A former rodeo star, with a small time life, unknowingly starts a rapport with a young man who is responsible for the violence that has suddenly gripped his small town. Every character from his loved ones to his business patrons, plays a part in the unravelling of this community. Our aged hero must face his relationships of past and present to come up against this unpredictable predator.
Problem with small towns is everybody leaves 'em. Thus small town stories tend to be based on romanticized memories (be it good or bad) from the point of city slickers. And since most folks reside in giant metropolises, it becomes difficult to pronounce judgement on this evaporating way of life.
Sweet Virginia is one such film beast. It is both good and bad. A good film, about bad people, but chiefly it is about America.
Set in murky Alaska, but filled with soft, southern accented characters, it takes place in a tiny, forgotten place, where people struggle for money, hide their histories, wear baseball caps, drive pickups, move at a snail's pace, and settle their matters in a violent fashion.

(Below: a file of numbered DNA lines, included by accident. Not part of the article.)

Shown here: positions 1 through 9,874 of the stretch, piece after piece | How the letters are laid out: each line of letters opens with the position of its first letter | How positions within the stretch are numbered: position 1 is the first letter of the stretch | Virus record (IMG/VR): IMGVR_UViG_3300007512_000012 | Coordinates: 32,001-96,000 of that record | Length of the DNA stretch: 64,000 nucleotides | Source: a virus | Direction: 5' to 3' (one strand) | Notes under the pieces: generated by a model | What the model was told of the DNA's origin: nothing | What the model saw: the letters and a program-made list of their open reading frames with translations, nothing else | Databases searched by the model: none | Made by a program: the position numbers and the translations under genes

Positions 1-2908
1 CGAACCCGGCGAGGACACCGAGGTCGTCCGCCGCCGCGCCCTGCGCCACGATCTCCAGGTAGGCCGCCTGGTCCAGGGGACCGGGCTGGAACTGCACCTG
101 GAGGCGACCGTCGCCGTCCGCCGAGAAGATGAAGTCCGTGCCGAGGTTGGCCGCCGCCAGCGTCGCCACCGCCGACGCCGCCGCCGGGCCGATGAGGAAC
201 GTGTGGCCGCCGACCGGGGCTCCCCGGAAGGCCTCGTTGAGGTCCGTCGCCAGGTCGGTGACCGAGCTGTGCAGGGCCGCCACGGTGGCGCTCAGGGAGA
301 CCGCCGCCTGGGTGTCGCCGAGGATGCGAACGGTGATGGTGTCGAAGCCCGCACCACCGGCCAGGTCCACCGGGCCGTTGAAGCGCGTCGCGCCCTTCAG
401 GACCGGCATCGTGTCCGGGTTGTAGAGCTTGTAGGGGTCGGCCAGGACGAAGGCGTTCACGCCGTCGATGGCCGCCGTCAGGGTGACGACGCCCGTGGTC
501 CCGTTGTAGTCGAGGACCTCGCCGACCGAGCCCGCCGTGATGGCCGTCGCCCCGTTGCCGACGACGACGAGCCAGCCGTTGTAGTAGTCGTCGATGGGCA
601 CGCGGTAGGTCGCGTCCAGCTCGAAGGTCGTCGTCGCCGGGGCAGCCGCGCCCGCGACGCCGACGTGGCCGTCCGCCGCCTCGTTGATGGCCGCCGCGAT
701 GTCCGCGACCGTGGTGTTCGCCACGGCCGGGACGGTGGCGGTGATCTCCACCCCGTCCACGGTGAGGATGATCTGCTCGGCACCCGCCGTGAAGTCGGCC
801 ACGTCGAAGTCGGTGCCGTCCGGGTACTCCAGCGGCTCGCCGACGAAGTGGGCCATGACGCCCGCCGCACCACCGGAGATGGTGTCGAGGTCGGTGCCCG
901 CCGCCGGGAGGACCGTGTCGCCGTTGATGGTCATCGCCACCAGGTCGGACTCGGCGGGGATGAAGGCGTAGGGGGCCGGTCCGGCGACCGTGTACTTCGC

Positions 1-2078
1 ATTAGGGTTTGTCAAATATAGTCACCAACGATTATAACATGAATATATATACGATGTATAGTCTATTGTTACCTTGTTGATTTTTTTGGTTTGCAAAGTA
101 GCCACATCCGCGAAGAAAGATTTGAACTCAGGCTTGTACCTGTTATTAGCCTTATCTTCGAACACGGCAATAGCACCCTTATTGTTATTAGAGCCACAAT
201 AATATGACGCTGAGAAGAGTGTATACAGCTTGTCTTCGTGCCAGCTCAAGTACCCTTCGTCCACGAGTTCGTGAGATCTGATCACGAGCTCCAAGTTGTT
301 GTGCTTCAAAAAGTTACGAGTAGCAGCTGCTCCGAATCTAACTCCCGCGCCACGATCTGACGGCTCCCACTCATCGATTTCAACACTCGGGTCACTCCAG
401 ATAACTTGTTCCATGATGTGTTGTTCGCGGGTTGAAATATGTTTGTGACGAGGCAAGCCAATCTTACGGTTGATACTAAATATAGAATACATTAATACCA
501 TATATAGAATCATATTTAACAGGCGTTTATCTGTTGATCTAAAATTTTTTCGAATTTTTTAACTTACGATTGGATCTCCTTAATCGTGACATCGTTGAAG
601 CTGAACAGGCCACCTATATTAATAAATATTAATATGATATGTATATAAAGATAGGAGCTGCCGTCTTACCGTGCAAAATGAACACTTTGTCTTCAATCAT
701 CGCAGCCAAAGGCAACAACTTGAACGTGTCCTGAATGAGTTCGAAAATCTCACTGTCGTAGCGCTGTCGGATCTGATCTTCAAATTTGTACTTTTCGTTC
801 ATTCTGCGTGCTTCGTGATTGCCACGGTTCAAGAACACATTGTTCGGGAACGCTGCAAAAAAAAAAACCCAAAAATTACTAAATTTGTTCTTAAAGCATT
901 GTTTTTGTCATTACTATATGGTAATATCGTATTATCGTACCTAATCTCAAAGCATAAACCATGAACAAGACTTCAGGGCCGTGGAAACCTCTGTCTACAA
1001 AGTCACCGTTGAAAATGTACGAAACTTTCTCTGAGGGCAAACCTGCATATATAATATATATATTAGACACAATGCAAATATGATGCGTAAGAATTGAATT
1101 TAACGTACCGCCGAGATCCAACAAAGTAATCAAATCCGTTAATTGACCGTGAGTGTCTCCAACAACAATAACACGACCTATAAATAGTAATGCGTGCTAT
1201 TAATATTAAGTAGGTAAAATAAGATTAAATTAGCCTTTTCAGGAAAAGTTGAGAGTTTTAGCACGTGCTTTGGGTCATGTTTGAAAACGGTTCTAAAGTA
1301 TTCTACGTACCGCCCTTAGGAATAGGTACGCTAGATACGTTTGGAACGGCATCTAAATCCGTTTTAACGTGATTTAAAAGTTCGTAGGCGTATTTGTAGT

At the centre of a nifty noire tangle is an uncomfortable buddy-buddy relationship between an aw-shucks former rodeo star trying unsuccessfully to live a low-key life as a motel owner, and a troubled, snaky hit man. Jon Bernthal is terrific as the reluctant good guy, who innocently befriends the dark stranger in town - a perfectly tense and edgy Christopher Abbott. We know this won't end well, but that is not the point. This is less about the resolution and more about the journey.
"Sweet Virginia" dares to peek under the covers of a sleepy place rampant with familiarity but teeming with excruciating loneliness. One that usually keeps it's secrets well buried. Usually.
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